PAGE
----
My concern so far is eloquently tying this social contract idea to justice, especially since "international justice" is a relatively recent phenomenon: the "rules of war" didn't exist a few hundred years ago. How would you argue that that an action of what is unjust by international consensus (Iraq's invasion of Kuwait, for example) is truly unjust? Basically, how would you eloquently argue that violating another nation's self-determination is an unjust action?...First, I'd challenge the notion that because rules of war and the cosmopolitan attitude are (relatively) recent, they don't matter now; such an idea would forbid the possibility of moral advancement.
Second, the international social contract is more "real" than the classic hypothetical conception. In "Rethinking the Sovereignty Debate in International Economic Law," in the December 2003 Journal of International Economic Law, Kal Raustiala notes, "[E]xpressed consent is the traditional basis of international law. International institutions derive their powers from the explicit consent of the contracting states."
Raustiala quotes Abram Chayes and Antonia Handler Chayes, who argue,
The largest and most powerful states can sometimes get their way through sheer exertion of will, but even they cannot achieve their principal purposes security, economic well-being, and a decent level of amenity for their citizens without the help and cooperation of many other participants in the system . . . That the contemporary international system is interdependent and increasingly so is not news. Our argument goes further. It is that, for all but a few of self isolated nations, sovereignty no longer consists in the freedom of states to act independently, in their perceived self-interest, but in membership in good standing in the regimes that make up the substance of international life. To be a player, a state must submit to the pressures that international regulations impose . . . Sovereignty, in the end, is status - the vindication of the state's existence as a member of the international system. [In The New Sovereignty: Compliance with International Regulatory Agreements, 1995]Thus, Rustialia argues,
Given a world in which largely irrevocable changes in the global economy have destroyed the ability of states to prosper under autarchy, and in which states must achieve social objectives to be legitimate, international institutions are now the primary means by which states may prosper and achieve social objectives. Consequently, they are the primary means by which states may reassert or express their sovereignty.Thus, to warrant the idea of an international social compact, we might turn to a form of Kantianism. In "Human rights and international economic law in the 21st century," in the March 2001 edition of the Journal of International Economic Law, Ernst-Ulrich Petersmann explains:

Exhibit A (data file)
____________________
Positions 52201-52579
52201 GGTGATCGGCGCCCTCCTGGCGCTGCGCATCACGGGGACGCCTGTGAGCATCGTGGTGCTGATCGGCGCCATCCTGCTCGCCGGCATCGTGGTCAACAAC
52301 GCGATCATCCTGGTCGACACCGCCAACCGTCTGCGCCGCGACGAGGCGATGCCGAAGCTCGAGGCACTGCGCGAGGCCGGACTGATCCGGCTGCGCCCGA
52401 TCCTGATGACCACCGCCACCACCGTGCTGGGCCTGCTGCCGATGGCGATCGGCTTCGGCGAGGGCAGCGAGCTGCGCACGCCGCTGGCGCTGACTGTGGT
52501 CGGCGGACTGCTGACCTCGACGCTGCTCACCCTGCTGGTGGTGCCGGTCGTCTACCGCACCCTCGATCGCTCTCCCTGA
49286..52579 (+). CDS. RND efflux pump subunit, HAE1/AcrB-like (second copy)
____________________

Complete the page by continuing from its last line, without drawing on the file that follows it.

Kant was the first political philosopher who explained why national constitutional guarantees of freedom and rule of law cannot remain effective without complementary international constitutional guarantees of rule of law among states and cosmopolitan human rights protecting individual freedom vis-a`-vis foreign governments across frontiers. Kant's 'democratic peace thesis' - i.e. that constitutional democracies tend to avoid wars among each other, and that 'negative peace' needs to be reinforced by international trade cooperation and cosmopolitan law - has been confirmed by history, notably by the 1951 and 1957 Treaties establishing the European Communities, which are a new kind of peace treaty based on Kantian principles of national and international constitutionalism.The Aff could argue that in acting preemptively to prevent threatening nations from acquiring nuclear weapons, the United States not only fulfills rational self-interest in protecting its citizens, but in keeping other nations from harm, preserving their fundamental rights and dignity, and securing international order and an existence necessary for human flourishing.
Since every individual and every government risk abusing their freedom and powers, and rules do not enforce themselves, human rights are the most important legal instrument for empowering individuals to defend their equal liberties against abuses of power and for forcing governments, and also international organizations, to regulate national and international relations in a way promoting maximum equal liberty and individual and collective self-government under the rule of law. Just as economic market competition forces producers to increase their productivity and efficiency for the benefit of consumers, and political competition induces governments to improve public policies for the benefit of their citizens, human rights promote the mutual balancing of conflicting rights and an ever more precise specification of the limits of individual freedoms and property rights and of the constitutional limitations of governmental powers. Yet, historical experience and constitutional theory teach that market competition, political competition, as well as legal competition among citizens and their human rights cannot function in an undistorted manner unless the antagonistic conflicts among the short-term interests of individuals are reconciled with the common long-term interests of rational human beings on the basis of constitutional safeguards, notably equal human rights and national and international rule of law.
(It seems we're returning to the UN vs. sovereignty resolution.)